How to Prepare For Seasonal Depression
With winter just a few months away, many of us are struggling to come to grips with our annual seasonal depression. We know it’s coming and we know we should do something about it. But as to what we can do isn’t so obvious.
Seasonal affective disorder (SAD or seasonal depression) is a form of major depressive disorder that affects people only during specific times of the year. Though some will experience symptoms during the months between spring and fall, most people are most affected during winter.
This is due to the following:
Colder weather has us spending less time outside (therefore, less time in the sun).
Days are shorter meaning less overall sunlight.
For some, the holiday season brings unwanted memories.
The purpose of this article is to help you make preparations and to offer some advice on how to manage symptoms when they appear.
Symptoms of Seasonal Depression
SAD affects everyone differently. Therefore, not everyone is going to go through the same set of symptoms. This is important to keep in mind when you’re making preparations for yourself or someone you love.
The following is a list of the most common symptoms of seasonal depression:
Changes in appetite and weight
Feeling hopeless, worthless, and guilty
Loss of interest in activities which were once enjoyed
Problems with sleep (oversleeping and under-sleeping)
Suicidal thoughts or attempts*
*If you or someone you love is experiencing suicidal thoughts, it’s vital you seek help immediately. Either call 911, go to your local emergency room, or reach out to the National Suicide Prevention Lifeline at 1-800-273-TALK (1-800-273-8255).
Preparing for Seasonal Depression
Since seasonal depression happens on a regular basis, it’s one of the few mental illnesses someone can prepare for. But how do you prepare for a mental illness?
It’s important to remember that mental health affects us all differently. Therefore, preparation and management methods will vary from person to person, depending on their psychology, personality, physiology, and spiritual nature.²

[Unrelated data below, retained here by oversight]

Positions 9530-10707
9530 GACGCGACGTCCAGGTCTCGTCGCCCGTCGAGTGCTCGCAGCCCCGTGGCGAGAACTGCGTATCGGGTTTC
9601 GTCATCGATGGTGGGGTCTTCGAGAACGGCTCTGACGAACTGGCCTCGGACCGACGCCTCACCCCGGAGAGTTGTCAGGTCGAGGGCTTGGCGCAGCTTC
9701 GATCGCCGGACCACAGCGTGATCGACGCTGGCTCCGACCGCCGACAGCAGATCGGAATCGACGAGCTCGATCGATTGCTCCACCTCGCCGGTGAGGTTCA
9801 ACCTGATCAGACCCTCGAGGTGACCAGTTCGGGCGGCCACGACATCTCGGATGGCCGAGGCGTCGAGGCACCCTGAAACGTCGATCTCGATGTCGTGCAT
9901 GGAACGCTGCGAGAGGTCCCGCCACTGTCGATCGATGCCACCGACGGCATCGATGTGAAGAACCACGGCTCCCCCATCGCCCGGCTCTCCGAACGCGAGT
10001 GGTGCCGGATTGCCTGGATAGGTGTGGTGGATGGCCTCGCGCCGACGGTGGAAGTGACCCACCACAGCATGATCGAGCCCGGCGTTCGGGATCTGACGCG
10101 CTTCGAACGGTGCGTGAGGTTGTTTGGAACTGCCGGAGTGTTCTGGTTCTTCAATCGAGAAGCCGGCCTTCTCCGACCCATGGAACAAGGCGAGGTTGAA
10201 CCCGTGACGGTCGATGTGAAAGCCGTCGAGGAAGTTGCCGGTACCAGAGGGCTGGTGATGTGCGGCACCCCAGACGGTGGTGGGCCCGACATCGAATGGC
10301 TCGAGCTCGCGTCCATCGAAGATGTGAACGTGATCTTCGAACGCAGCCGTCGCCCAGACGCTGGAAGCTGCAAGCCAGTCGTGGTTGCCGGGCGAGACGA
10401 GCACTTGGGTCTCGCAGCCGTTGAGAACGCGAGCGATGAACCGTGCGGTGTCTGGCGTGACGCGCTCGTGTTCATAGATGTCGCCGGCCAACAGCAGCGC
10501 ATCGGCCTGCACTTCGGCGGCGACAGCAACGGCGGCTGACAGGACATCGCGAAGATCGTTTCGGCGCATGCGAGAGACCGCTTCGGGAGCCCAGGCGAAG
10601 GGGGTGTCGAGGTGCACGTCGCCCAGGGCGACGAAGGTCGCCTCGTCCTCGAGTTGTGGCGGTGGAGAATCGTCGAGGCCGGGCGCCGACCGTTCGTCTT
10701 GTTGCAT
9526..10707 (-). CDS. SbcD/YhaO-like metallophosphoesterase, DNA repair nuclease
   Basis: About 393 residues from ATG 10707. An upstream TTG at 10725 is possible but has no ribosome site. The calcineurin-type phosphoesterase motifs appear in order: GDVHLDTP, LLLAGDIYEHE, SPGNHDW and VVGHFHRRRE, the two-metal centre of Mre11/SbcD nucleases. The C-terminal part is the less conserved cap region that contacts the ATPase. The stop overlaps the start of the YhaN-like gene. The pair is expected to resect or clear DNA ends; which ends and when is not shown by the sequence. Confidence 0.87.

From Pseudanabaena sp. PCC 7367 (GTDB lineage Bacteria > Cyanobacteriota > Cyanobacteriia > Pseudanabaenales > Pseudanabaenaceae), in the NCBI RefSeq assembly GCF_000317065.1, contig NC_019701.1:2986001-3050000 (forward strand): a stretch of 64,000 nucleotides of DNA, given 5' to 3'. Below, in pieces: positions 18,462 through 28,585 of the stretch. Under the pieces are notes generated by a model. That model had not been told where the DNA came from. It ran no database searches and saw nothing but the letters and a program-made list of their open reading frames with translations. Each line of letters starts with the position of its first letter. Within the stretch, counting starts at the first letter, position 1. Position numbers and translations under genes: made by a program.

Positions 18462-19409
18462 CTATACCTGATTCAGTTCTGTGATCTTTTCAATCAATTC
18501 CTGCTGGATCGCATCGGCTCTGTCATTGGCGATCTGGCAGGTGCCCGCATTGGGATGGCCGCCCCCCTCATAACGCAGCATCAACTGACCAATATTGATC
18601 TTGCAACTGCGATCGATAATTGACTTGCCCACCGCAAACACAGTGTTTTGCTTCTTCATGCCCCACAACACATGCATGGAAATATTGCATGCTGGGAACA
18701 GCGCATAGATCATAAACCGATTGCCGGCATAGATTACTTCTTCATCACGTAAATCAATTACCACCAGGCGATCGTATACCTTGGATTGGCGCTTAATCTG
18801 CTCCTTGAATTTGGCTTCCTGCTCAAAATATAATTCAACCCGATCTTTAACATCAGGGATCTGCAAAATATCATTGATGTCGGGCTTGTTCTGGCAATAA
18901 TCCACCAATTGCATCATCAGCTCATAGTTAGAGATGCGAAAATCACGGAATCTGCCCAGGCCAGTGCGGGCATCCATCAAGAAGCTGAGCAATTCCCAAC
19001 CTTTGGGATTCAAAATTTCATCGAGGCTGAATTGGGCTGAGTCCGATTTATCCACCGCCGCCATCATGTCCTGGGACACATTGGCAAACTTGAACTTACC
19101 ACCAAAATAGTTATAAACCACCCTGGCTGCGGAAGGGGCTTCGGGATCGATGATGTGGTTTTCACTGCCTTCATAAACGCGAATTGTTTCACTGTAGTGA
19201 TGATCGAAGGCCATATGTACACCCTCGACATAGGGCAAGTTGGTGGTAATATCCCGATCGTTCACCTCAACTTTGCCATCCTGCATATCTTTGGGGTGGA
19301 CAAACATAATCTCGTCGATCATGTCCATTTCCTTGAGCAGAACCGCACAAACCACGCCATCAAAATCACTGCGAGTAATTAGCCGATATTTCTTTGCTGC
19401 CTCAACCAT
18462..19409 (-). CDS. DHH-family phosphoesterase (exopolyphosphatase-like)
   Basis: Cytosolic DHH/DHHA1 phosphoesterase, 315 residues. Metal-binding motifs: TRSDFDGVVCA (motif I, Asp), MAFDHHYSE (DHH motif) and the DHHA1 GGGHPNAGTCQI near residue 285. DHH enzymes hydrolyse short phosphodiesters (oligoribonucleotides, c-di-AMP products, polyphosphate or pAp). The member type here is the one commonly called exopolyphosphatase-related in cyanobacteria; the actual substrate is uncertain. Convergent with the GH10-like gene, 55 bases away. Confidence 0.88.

The following 4 tips re intended to give you some sense of how you can prepare. They’re not universal answers.
1.) Talk to Your Therapist as Soon as Possible
If you’ve been seeing a therapist regularly, s/he will have a deep understanding of how mental health (and seasonal depression) affect you. If you don’t have a therapist, you might want to consider getting one - especially, as autumn begins to come into the picture.
A therapist will be able to offer you personal advice on how to prepare for seasonal depression. This is the kind of advice no blog article could offer.
Through a mental health professional, you’ll not only develop an understanding of how your moods and thought patterns work but what you can do in order to change these for the better.³
2.) Light Therapy
Light therapy (or phototherapy) is a form of therapy that’s meant to replace natural sun rays, which have been linked to positively affecting our moods. As mentioned, one of the biggest reasons people experience seasonal depression is due to a lack of sunlight.⁴
Studies have found that people struggling with SAD who spend about a half-hour every morning in front of a lightbox tend to have more of an ability to handle emotions.
The most convenient aspect of this therapy is you can purchase a lightbox on your own and use it in the comfort of your home. However, we recommend you consult a medical professional before doing so as this therapy can influence other conditions and medications.
3.) Vitamin D Supplements
Without sunlight, our bodies are missing out on Vitamin D. Without this, there are a number of symptoms we can experience, including:⁵
Bone and back pain
Impaired wound healing
More vulnerable to sickness
Combining these with the fact that a lack of Vitamin D leads to depression naturally makes for an unpleasant time. It’s common for doctors to prescribe a Vitamin D supplement during these months.
If you’re already aware of your seasonal depression - and if you experience any of the above symptoms during the winter months - it can be highly beneficial to look into Vitamin D supplements and begin trying some before symptoms truly kick in.
4.) Eat More Nutritious Food
What we eat can be directly linked to how we feel.
This is due to what’s been called the brain in our gut. Scientists recently discovered that the brain directly affects the stomach and intestines and vice versa.⁶ A diet combined with supplements used to increase positive mood can help with seasonal depression symptoms.
¹ NIMH: Seasonal Affective Disorder
² MentalHealth.gov: For People With Mental Health Problems
³ NIMH: Psychotherapies
⁵ NIH: Vitamin D
⁶ Harvard Medical School: The gut-brain connection
Written by Paul James.